The "18th Century Vampire Controversy" or "Hysteria" gave birth to many fabricated myths and legends that lent stories about blood suckers evolving to the image we imagine of today when we think of "vampire". Many of these images today come from writers, authors, and film. John Polidori's 1819 novella "The Vampyre", Bram Stoker's 1897 novel "Dracula", and the film "Nosferatu" are the main culprits for much of today's image of a vampire, especially the pointed teeth, the sleeping in daylight, the drinking of blood, and sensitivity to sunlight. Stoker based much of his imagery and lore from former mythology of demons, faeries, and werewolves that he fit into the fears of late Victorian patriarchy. His book gave birth to a trend of vampire fandom that has lasted for over 100 years and still flourishing.

From Europe the vampire craze spread to parts of New England in the Americas, particularly Rhode Island and Eastern Connecticut. Paranoia and hysteria went rampant in the same manner as Eastern Europe's 18th century Vampire Controversy. Documentation of cases with families accusing vampirism being the cause of the plague of consumption that devastated their communities. Families would dig up their dead to remove the hearts of suspected vampires. A very popular documented case was of the 1892 Rhode Island incident of Mercy Brown who died at age 19 of consumption, believed to be a vampire returning from the grave and feeding on her family and neighbours, was dug up by her father, had her heart cut out and burnt to ashes, only to be fed to her dying brother in attempts to save him from the rotting disease.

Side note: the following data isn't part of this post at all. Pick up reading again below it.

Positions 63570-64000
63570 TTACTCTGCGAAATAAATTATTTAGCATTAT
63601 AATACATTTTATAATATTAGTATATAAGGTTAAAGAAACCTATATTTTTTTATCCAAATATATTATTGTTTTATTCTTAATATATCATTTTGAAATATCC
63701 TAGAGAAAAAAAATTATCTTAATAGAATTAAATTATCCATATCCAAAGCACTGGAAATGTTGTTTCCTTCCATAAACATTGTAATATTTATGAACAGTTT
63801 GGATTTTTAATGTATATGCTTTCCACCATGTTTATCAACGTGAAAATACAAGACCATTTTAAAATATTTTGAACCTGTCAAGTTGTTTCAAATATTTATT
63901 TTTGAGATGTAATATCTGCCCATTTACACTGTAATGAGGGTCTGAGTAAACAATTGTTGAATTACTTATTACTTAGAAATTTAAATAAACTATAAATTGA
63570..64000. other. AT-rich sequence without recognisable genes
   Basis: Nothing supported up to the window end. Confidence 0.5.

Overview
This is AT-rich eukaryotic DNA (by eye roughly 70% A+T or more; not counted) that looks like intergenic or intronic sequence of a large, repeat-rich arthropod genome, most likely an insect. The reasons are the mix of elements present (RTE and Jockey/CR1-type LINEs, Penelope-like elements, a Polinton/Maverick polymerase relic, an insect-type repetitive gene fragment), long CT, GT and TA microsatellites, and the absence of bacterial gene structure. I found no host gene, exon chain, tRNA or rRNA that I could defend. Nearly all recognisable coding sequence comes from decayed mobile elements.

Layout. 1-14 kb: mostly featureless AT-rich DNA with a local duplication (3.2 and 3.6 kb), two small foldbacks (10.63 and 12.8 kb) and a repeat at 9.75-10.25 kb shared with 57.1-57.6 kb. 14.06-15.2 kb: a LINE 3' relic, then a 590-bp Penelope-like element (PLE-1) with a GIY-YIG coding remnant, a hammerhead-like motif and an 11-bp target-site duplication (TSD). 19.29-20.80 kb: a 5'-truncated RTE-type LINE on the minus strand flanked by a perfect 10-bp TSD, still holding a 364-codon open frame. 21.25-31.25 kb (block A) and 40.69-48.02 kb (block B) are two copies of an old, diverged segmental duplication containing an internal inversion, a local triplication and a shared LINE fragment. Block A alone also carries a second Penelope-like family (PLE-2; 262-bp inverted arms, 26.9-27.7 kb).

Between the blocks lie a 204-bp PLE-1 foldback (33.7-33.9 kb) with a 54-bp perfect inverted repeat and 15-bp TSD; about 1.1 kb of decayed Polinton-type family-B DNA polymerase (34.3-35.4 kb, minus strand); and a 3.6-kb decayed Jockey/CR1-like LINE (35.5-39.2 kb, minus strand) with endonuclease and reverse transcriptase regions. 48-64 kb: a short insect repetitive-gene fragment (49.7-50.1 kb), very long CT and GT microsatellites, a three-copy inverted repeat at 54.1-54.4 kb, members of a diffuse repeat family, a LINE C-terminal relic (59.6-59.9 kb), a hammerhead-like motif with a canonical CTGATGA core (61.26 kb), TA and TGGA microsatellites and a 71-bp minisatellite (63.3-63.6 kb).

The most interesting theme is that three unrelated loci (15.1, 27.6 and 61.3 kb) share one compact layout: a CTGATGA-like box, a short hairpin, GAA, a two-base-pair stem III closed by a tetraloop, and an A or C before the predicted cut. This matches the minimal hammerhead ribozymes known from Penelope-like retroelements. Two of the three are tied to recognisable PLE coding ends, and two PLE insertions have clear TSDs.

St. Michan's Church Crypt, Dublin, Ireland
legendary inspiration for Bram Stoker's Dracula

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January 28th, 2011





Colorado Faerie Festival

* August 7, 2010 * Vermijo Park * Colorado Springs, Colorado * http://coloradofaeriefestival.com/ *

More or less a market rather than a festival ... this gathering of vendors, costumed faerie folk, Renaissance faire enthusiasts, and wandering-bystanders came together in Vermijo Park in downtown Old Colorado City - a suburb area of Colorado Springs. It was the first event of its kind to hit Colorado Springs as it was focused to cash in on the faerie craze across the country. While poorly attended and not very advertised, it still drew a curious all ages. In its beginnings, it had a decent amount of vendors show and set up with an assortment of fine goods, crafts, and art. Several food vendors set up in the parking lot. Parking was a little difficult towards the late afternoon. As not much entertainment was scheduled outside of the vendors, the band "Radio London" played the ballfield diamond. As the event was billed for 10 am to 6 pm - afternoon winds and threatening rain storms dispersed the remaining crowds mid-afternoon. There were some great costumes. Sue of the Vermijo garden welcomed attendees into the garden for a nice tour and painting of rocks for the garden spirits. Overall it was a fun day. The event was free for the public and had pricey booth spaces for the vendors. Granted I might be biased as I've travelled around the world to many extroadinary faerie festivals, but this was not one of them. Rating: 1 star out of 5. Maybe 2011's will be better.